Another challenge is implementing queries that need to retrieve data owned by multiple services.
There are many patterns related to the microservices pattern. The Monolithic architecture is an alternative to the microservice architecture. The other patterns address issues that you will encounter when applying the microservice architecture.
Netflix, which is a very popular video streaming service that’s responsible for up to 30% of Internet traffic, has a large scale, service-oriented architecture. They handle over a billion calls per day to their video streaming API from over 800 different kinds of devices. Each API call fans out to an average of six calls to backend services.
Amazon.com originally had a two-tier architecture. In order to scale they migrated to a service-oriented architecture consisting of hundreds of backend services. Several applications call these services including the applications that implement the Amazon.com website and the web service API. The Amazon.com website application calls 100-150 services to get the data that used to build a web page.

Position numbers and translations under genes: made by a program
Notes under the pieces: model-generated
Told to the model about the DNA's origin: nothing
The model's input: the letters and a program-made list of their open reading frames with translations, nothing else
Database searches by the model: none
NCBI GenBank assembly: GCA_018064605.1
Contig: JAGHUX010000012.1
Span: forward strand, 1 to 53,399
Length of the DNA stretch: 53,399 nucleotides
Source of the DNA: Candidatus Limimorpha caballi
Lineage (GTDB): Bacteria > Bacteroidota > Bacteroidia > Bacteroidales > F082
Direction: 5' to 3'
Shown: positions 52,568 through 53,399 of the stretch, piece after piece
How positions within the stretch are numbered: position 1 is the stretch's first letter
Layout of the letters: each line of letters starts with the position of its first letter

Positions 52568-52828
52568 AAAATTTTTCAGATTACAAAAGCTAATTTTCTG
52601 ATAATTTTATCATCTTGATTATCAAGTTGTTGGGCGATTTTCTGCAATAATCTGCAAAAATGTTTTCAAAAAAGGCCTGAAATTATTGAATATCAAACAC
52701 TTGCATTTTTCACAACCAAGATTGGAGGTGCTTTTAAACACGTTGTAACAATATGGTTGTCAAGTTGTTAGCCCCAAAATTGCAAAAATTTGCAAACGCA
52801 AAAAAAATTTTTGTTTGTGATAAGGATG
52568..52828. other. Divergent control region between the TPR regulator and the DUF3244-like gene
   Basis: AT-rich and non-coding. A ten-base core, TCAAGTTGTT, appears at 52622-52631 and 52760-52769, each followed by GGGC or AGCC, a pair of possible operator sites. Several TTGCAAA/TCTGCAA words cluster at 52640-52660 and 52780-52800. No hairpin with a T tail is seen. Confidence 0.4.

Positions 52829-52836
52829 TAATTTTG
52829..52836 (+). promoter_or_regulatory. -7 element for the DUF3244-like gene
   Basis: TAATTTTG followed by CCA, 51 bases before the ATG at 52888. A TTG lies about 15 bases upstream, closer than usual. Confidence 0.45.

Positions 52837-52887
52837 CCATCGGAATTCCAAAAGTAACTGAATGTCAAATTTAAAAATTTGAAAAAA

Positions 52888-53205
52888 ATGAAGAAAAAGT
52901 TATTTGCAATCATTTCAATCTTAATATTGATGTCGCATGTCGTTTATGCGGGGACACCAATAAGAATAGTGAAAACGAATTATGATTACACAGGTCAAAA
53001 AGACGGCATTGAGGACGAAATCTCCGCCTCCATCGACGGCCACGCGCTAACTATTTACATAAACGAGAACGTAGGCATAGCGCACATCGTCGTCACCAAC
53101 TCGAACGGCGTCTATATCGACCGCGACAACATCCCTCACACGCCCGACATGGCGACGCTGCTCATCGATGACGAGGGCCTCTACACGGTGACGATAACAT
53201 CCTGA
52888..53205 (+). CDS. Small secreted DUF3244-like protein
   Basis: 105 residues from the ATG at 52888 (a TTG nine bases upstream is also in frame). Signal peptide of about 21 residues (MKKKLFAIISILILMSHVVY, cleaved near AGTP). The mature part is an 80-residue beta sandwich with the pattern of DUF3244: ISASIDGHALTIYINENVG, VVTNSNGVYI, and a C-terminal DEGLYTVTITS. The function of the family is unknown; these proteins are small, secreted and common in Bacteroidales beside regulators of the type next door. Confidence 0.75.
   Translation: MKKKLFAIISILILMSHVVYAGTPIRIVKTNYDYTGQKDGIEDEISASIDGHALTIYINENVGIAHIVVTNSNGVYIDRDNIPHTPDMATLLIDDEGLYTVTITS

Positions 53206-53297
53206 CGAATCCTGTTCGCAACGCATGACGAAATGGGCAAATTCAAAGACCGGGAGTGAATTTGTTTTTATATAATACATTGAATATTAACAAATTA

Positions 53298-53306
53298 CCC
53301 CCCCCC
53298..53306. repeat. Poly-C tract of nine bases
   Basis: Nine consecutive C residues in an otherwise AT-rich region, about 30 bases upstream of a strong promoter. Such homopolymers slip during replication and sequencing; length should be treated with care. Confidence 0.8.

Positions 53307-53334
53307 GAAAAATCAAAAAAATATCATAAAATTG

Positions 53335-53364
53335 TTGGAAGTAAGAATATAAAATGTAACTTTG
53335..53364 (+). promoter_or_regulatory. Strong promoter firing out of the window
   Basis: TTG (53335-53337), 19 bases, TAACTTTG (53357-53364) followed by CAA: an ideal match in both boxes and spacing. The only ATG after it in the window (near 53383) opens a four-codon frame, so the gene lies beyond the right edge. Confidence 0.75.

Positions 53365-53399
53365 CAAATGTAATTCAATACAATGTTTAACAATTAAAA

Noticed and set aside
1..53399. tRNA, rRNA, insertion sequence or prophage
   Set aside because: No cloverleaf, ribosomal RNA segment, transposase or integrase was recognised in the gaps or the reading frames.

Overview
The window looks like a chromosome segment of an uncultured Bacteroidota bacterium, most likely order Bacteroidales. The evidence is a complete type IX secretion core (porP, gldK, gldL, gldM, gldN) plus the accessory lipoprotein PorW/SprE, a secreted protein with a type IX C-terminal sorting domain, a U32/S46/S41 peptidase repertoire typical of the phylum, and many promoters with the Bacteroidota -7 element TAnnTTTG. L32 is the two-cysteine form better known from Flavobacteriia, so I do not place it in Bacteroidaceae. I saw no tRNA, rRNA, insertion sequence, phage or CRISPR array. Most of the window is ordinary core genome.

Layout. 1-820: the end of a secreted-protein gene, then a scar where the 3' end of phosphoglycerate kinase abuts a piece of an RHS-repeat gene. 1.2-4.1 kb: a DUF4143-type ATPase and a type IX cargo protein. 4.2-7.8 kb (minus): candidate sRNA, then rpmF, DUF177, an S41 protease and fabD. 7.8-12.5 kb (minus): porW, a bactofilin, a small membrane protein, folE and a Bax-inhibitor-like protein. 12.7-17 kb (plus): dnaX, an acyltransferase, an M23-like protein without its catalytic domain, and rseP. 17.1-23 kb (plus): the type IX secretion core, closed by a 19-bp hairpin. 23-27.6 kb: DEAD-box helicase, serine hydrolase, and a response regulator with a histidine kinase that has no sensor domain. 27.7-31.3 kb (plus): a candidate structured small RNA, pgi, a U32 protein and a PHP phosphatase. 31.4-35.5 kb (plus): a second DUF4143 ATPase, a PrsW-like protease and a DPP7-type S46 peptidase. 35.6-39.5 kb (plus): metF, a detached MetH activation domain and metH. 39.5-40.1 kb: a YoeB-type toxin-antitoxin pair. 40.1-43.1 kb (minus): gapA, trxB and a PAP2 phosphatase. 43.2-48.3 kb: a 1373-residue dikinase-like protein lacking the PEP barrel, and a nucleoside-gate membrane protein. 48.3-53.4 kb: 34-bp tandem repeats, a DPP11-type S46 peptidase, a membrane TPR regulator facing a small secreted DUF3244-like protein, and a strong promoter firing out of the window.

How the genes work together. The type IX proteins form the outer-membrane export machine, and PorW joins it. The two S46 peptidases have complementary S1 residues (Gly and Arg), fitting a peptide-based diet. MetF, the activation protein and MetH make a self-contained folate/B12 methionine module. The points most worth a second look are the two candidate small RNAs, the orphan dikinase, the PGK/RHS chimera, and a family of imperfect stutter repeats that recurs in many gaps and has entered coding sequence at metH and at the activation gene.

The auction site ebay.com also evolved from a monolithic architecture to a service-oriented architecture. The application tier consists of multiple independent applications. Each application implements the business logic for a specific function area such as buying or selling. Each application uses X-axis splits and some applications such as search use Z-axis splits. Ebay.com also applies a combination of X-, Y- and Z-style scaling to the database tier.
There are numerous other examples of companies using the microservice architecture.
Chris Richardson has examples of microservices-based applications.
See my Code Freeze 2018 keynote, which provides a good introduction to the microservice architecture.
Cross cutting concerns